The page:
The pace of development in Bihar can be gauged from the fact that it took nearly three months for the Bihar Chief Minister Nitish Kumar to finally fill up his cabinet. This also meant that Nitish with a new team or the NDA as a winning political front weren't buoyed up with an agenda or action items to embark on immediately following the November 2020 election.
After being reinstalled in the CM’s position, it must have been “same-old, same-old'' for Nitish, although at one point he had seen his future threatened. He also claimed that he had accepted the position reluctantly. The people of Bihar also didn’t seem too excited at the continuation of Nitish into his 4th term or over his dull, uninspiring and routine cabinet formation.
To be fair to Nitish, however, the inordinate delay in the expansion of his cabinet wasn’t entirely his fault. As he made it amply clear he was waiting for the names of the approved BJP cabinet nominees to be delivered to him. He wasn’t free to choose all members of his cabinet; he only made sure his arch-critics weren’t taken in.
In the meantime, Nitish, whose morale had been shattered by Chirag Paswan (LJP), gathered some political boost: the Chainpur MLA Jama Khan, who had won the only seat for Mayawati’s Bahujan Samaj Party, announced its merger with the JD(U). By doing so, he became the only Muslim MLA of the JD(U). Nitish had fielded about a dozen Muslim candidates, all of them were defeated.
Another independent MLA from Chakai, Sumit Kumar Singh, who belonged to the influential upper Rajput caste, extended his allegiance to Nitish and pledged to support his government.
Both Jama Khan and Sumit Singh -- in their youthful 40’s -- were rewarded with a berth in the cabinet.
Earlier, after winning the assembly elections with a paper-thin majority, Nitish was sworn in with thirteen of his Cabinet members. Seven of the thirteen were from the BJP, including the two Deputy Chief Ministers -- Tarkishore Prasad and Renu Devi, and five from the JDU. Of the remaining two, one was given to the son of Hindustani Awam Morcha (HAM) leader, Jitan Ram Manjhi in deference to his wishes (he didn’t want one for himself). The other one went to a defeated candidate, Mukesh Sahni, the founder of his own caste, Mallah (fishermen)-based Vikassheel Insaan Party (VIP).
It’s worth recalling that both HAM and VIP were seen in Nitish’s camp because their last-minute pre-election negotiation aimed at aligning with the RJD had collapsed. Both Jitan and Mukesh had switched to the NDA. If they had stuck to the RJD-led Mahagathbandhan (MGB) alliance, the result of the 2020 election could have been different. The MGB fell short of the majority mark of 122 only by a dozen seats.
After all the caste-balancing exercise and long-term strategic moves involving transfers of Sushil Modi and Shahnawaz Hussain, a team of cabinet ministers is in place. Now, what to do with it? Does Nitish have a set of programs to be implemented in the first hundred days or six months or a year? Does the NDA have a vision it can rally people around? I’m sure they must be mindful Tejaswi had promised 10 lakh jobs on the first day of his Chief Ministership, a declaration that had gained traction bringing him almost to the cusp of victory.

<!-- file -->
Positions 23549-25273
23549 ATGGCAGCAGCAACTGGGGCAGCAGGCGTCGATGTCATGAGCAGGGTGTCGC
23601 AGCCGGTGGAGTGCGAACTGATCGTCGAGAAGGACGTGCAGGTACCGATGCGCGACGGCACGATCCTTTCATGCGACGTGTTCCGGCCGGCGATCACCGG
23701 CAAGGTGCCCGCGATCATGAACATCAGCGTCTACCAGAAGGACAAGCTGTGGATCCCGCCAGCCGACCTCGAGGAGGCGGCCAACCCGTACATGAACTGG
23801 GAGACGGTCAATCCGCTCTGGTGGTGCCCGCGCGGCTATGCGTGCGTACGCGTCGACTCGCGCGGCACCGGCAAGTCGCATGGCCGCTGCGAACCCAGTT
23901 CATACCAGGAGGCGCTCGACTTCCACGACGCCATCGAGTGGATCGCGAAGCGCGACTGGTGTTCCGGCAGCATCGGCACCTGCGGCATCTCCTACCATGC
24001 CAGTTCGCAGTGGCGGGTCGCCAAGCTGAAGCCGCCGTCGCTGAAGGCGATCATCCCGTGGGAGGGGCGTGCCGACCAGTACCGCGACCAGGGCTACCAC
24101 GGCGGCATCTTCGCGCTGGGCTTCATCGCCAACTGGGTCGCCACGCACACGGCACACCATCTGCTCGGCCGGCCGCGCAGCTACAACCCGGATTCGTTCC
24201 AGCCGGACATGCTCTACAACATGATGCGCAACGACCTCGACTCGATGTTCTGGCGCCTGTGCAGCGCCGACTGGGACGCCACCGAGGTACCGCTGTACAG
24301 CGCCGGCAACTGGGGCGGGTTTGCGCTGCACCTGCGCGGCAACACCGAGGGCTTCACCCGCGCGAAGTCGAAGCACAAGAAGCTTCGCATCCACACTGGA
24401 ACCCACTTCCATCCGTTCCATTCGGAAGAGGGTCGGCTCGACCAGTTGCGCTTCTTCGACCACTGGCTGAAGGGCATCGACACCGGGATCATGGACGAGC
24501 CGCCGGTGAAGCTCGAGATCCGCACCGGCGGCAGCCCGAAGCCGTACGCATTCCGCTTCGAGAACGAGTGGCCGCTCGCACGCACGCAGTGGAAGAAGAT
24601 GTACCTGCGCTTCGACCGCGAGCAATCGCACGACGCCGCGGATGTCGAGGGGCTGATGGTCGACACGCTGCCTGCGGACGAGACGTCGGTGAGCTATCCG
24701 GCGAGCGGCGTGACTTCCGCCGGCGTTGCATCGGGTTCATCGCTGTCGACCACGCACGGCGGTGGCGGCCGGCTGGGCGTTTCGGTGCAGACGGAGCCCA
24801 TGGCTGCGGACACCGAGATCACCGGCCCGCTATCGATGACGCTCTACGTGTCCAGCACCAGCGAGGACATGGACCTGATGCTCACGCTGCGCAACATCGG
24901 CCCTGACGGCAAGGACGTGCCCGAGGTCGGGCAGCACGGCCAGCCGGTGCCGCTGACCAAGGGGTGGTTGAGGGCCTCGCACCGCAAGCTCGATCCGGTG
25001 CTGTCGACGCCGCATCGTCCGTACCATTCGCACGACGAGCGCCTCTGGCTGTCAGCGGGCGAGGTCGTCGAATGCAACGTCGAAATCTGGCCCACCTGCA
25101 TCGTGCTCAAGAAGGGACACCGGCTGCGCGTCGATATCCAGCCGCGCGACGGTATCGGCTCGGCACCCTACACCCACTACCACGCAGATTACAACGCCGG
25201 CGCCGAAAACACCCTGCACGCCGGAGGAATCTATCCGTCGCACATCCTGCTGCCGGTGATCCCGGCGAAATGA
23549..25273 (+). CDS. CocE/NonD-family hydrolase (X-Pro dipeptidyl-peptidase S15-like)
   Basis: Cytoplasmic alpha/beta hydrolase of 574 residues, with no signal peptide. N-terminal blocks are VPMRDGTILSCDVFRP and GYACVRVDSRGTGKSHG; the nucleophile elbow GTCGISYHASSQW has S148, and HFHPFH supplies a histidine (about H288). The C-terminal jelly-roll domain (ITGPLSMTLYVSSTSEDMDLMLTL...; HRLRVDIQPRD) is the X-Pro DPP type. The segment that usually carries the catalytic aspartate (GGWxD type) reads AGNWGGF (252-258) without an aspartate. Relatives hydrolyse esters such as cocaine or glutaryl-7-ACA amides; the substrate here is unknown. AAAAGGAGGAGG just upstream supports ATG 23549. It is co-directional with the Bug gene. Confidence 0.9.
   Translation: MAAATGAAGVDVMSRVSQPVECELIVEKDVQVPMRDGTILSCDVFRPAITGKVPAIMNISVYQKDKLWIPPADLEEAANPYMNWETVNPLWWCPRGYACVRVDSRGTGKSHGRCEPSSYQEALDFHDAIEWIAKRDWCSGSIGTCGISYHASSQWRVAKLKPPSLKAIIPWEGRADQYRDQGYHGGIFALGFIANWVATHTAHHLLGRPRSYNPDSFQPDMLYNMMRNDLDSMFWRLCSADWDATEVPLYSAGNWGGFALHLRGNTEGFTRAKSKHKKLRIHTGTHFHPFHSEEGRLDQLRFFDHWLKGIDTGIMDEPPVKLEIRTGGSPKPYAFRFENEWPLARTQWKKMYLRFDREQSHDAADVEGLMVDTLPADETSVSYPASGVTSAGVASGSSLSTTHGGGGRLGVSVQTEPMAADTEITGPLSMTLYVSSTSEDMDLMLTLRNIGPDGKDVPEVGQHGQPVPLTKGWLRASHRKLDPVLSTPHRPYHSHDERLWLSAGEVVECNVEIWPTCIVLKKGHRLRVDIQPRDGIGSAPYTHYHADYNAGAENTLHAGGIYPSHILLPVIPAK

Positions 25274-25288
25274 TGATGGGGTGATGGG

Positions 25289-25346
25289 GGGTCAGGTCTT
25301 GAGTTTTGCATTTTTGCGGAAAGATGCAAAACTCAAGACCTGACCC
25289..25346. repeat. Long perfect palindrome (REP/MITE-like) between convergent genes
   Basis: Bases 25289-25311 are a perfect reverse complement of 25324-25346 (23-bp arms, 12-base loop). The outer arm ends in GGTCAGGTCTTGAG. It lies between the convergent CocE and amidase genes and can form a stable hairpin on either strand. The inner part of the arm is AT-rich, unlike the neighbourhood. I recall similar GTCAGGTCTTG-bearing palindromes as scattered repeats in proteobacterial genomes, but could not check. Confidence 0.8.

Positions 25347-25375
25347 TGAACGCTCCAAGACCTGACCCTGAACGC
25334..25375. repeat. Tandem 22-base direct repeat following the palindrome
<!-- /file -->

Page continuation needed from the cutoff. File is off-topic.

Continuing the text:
Nitish’s cabinet members will be well advised to read the RJD manifesto closely and fulfill promises Tejaswi had made to the people. In addition to immediately filling up the 4.5 lakh vacant positions in the state government, he had pledged creation of 5.5 lakh jobs in medicine, education, engineering and police services.
Among the promises was also revival of all sick industries -- a promise that has been in the manifesto of every party since his father’s years. But this time around, the performance of Shahnawaz Hussain as the sole minister in-charge of industry will be in full public view. Any stagnation or deterioration will be taken full advantage of by a very formidable opponent. If industrial revival isn’t possible, alternate ways to economic growth will have to be found out.
Nitish appears to have taken his fledgling prohibition policy seriously as he has made Sunil Kumar, a JD(U) M.L.A. from Bhore and also a former IPS officer in charge of prohibition in the state. But as the Chief Minister in possession of home, vigilance and general administration portfolio for so long, he must have known by now the challenges of lawlessness in the state were too big for a former IPS officer or the administration as a whole. The state law and order problem tied to corruption in bureaucracy demanded a thoroughly new approach and one couldn’t be affirmative if Nitish was ready for that -- he has now been embroiled in the existing structure for a fairly long period of time.
In 2025, Nitish may not be seeking another term, but the BJP will have to secure a more popular mandate from the voters of Bihar to establish a government of its own. There was a lot more at stake for the BJP or the NDA and they couldn’t afford to be complacent or lethargic for five years.
At the end, every single day in the fourth term of Nitish’s Chief Ministership, there will be a troubling question in everyone’s mind: Why couldn't Nitish be the Narendra Modi of Gujarat or even Navin Patnaik of Odisha?
Dr. Binoy Shanker Prasad hails from Darbhanga and currently resides with his family in Dundas, Ontario (Canada). A former UGC teacher fellow (at JNU) in India and Fulbright scholar in the USA, he has taught politics and authored conference papers, articles and chapters on Bihar in previously published books in the United States, India, and Canada.
Dr. Prasad administers a Facebook page: https://www.facebook.com/OverseasBihari and has sponsored “Aware Citizenship Campaign” at a micro-level in his home-town.